Oregon Coast

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More good weather as we headed back west to the coastline.  I really like the Oregon coast – pretty towns with pretty beaches.  We entered Oregon via the Lewis and Clark bridge over the Columbia River at Astoria.  Astoria is the oldest permanent community and US Post Office west of the Rockies, founded by John Jacob Astor’s fur company in 1811.  This area is also where Lewis and Clark ended their journey.  They spent the winter of 1805-1806 at Fort Clatsop where they reported that it rained 94 of the 106 days they were there and that their clothes rotted from the dampness.  We, on the other hand, were blessed with sunshine.

We spent two nights on the coast in two different state parks – Oregon has well-maintained and managed state parks.  Good website too – easy to reserve exact spaces.     Our first stay was in a yurt in Fort Stevens State Park, in Hammond near Astoria.  Fort Stevens is the only military fort in the US mainland to have been fired on since the War of 1812.  It was attacked by a Japanese sub in 1942.  There’s also the shell of a ship, the Peter Ireland, that ran ashore at this site.  Our second night, our first actually tent camping (finally warm enough!), was in Cape Lookout State Park near Tillamook (home of the famous cheese).  We stopped at the store and got everything we needed to cook hotdogs and make s’mores.  Except matches.  Oops!  We had to borrow fire from the nice family next door so that we could have dinner.  Our site was facing a sand dune and we fell asleep to the surf.  We woke up to the pitter patter of a light rain and it was sooooo pleasant until I realized we had to break camp and put the tent back into the car-top carrier.

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We spent a couple of days just exploring the coast.  Cannon Beach was our favorite.  They call this Haystack Rock but I think it looks like a whale out of kid’s book.  DSC_1711

We were there during low tide and were able to walk out to the rock and look in the tide pools at these interesting things.

We spent a little time in a coffee shop making reservations for the next week of our trip and met an interesting guy.  He was finishing up his east coast-to-west coast bike ride – Astoria would be his last stop before heading back.  He said that in the past he has hiked the full length of each of the three continental trails – Appalachian, Pacific Crest and ????.  His trip from east to west was on the bike trail that took him through Houston and Hartville (Transcontinental?).  He said he climbed his highest fire tower in Missouri and was surprised to find that Missouri is not flat.  He’s heading back via Highway 2.  I thought he and Ralph Rognstad would have a lot in common!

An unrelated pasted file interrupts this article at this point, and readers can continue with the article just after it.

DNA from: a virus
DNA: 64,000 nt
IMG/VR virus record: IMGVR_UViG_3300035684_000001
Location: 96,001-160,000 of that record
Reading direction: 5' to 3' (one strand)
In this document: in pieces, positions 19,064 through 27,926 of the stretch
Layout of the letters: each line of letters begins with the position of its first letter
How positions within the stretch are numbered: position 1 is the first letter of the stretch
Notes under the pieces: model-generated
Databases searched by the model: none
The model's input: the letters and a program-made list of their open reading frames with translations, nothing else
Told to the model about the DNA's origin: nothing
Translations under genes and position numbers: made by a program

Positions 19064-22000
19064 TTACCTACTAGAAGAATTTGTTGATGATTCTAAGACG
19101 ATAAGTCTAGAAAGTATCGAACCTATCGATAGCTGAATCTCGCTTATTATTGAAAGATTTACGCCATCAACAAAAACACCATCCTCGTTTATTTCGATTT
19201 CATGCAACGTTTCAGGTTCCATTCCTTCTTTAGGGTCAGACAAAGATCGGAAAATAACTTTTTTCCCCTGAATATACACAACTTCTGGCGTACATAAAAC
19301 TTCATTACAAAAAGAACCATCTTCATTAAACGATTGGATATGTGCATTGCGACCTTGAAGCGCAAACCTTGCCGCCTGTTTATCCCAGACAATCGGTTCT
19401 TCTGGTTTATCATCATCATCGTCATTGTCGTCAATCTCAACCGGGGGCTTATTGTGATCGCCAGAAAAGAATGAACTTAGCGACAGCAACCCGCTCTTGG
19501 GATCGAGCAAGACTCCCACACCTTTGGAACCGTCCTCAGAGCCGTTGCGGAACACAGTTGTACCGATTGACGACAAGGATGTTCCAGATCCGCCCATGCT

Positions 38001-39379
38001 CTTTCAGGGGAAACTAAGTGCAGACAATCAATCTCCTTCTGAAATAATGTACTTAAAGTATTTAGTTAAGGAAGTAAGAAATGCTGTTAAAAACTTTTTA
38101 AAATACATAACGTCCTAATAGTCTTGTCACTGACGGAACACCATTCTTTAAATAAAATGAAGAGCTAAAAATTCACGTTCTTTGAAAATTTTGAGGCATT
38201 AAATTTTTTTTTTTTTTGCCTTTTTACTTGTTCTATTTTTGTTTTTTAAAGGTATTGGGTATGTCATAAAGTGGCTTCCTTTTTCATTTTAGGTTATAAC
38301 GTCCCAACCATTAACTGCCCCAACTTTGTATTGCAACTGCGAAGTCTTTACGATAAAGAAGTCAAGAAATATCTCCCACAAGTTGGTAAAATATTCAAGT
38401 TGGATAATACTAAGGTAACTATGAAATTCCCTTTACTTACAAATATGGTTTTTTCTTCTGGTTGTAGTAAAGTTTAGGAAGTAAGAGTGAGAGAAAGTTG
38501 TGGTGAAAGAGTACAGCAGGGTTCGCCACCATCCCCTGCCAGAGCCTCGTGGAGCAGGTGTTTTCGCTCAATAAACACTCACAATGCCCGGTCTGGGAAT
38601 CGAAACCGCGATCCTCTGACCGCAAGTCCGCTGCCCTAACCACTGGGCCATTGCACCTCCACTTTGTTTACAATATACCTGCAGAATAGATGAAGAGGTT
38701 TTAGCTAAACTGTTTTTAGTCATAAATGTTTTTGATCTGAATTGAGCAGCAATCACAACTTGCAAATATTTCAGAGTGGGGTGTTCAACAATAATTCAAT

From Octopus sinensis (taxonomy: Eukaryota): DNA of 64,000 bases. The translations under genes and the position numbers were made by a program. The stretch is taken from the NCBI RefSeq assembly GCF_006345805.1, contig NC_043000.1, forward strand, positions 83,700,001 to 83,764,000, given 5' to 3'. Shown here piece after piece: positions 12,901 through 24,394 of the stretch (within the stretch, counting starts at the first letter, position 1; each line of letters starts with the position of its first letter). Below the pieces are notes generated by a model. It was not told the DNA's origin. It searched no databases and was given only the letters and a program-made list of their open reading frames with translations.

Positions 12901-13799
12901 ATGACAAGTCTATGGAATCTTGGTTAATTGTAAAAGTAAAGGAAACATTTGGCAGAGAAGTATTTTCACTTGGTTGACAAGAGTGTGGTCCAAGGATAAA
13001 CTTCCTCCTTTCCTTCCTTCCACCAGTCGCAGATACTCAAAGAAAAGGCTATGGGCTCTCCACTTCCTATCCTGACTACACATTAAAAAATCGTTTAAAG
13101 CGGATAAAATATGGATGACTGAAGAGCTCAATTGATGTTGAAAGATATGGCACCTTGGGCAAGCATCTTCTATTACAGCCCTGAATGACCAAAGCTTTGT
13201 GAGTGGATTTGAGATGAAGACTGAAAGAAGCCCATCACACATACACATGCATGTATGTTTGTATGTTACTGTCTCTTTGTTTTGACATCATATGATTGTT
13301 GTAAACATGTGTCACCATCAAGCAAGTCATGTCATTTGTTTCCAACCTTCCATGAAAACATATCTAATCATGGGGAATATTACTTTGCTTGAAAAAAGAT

Mount Rainier National Park

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Finally, the sun!!!!!  Now I see the attraction of living here!  The sky was a clear blue and all of a sudden, we could see Mount Rainier from Tacoma.   WOW!  We entered the park from the north entrance after stopping at a wide spot in the road to don our winter clothes.  The temp dropped below 40.  Mount Rainier is a gorgeous park and I’m so glad we entered from the north so that we had time to appreciate it before encountering incredible crowds at Paradise.  We cruised into one of the campgrounds to see what it was like and saw this scene.  Hikers were strapping cross country skis and snowshoes onto their backpacks and trekking up the mountain to catch the mountaintop snow.

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We took a couple of quick viewpoint hikes and came across justification for why some of the trails are still closed.  This tree took out the trail when it fell.  Winters are harsh here.

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Colors are incredible here.  Who knew that moss could be so many different colors.  Isn’t this beautiful?

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Unfortunately, Paradise was anything but.  Note to self:  beautiful clear day + National Park a day trip from 3+ million people + Father’s Day = crowds too big to really enjoy nature’s grandeur.  There appeared to be lots of day-trippers but they had come prepared.  One family had hauled their charcoal grill up to the Nisqually Glacier trailhead.  Another was chilling a watermelon in the snow (okay, that was a pretty good idea).  We bailed on the Nisqually Glacier hike as well as the hike to Narada Falls because the crowds were just too much.   We were rewarded, however, with this site as we walked back to our car at Paradise.  What causes upside down rainbows in the sky?